Friday, June 06, 2014

ECB Negative Rates Paint Europe Into Corner

The world has had an entire day to process the ECB's decision to impose negative interest rates on European banks.  Any bank keeping deposits at the ECB is playing a losing game.  Banks that have no choice must make up their losses with massively cheap lending or arbitrage games in other areas.  I expect some banks to test the waters by charging their retail depositors negative interest on savings accounts, forcing them to spend and invest.  That's how these policy errors play havoc with citizens' lives.

This move has severe philosophical implications.  Negative interest rates magnify the time value of money by turning cash into a wasting asset.  Combined with inflation, which has been a nonzero value for most of Europe's postwar history, negative rates accelerate the debasement of consumers' purchasing power.  Europeans are now forced to immediately spend their earnings or invest them in assets whose risk profiles lie outside what would normally be their portfolio's efficient frontier.  The ECB has just laid waste to modern portfolio theory.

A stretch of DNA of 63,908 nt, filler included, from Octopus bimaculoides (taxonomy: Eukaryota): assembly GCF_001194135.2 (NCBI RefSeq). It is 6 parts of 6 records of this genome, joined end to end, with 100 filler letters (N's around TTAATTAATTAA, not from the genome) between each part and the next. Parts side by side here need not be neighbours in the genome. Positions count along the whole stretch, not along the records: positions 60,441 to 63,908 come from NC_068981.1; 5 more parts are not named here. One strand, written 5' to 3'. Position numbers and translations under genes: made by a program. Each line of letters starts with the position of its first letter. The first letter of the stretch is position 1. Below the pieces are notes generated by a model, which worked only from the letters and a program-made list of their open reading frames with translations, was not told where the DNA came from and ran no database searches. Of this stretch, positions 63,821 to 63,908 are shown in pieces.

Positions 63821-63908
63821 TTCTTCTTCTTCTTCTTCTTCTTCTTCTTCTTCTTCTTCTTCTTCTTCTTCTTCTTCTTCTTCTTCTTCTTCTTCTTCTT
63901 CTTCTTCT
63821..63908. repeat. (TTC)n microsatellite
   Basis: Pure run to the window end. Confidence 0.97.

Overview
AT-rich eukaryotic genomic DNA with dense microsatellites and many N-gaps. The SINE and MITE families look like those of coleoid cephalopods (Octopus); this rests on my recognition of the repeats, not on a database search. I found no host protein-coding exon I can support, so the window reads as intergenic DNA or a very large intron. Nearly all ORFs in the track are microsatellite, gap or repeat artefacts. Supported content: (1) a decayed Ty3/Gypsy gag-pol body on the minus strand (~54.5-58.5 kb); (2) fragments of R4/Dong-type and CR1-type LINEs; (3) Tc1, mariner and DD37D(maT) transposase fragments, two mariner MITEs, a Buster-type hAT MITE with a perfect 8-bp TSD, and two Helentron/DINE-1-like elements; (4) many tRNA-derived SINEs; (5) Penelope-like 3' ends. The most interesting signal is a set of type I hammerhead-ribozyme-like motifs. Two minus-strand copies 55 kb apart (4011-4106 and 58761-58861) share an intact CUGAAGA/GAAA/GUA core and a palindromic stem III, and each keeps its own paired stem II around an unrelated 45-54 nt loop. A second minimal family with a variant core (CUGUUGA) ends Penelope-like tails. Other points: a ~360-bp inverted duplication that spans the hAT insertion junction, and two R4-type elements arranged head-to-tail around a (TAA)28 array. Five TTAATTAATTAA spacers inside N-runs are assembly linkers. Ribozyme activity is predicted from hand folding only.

The ECB has stepped into darkness and the world's financial markets are not registering an iota of care.  US equity indexes are at record highs and the CBOE VIX volatility measure is comatose.  Investors worldwide are lounging blissfully unaware of this decision's risks.  Negative rates on bank reserves will force banks to lend cheaply.  If they're borrowing short, they risk exposure to an ECB policy reversal or a surprise drop in the euro's value.  The cheap lending will accelerate monetary velocity, which will massively magnify any rise in Europe's rock-bottom inflation rate.  Europe has painted itself into a corner.  It will make a mess on the way out.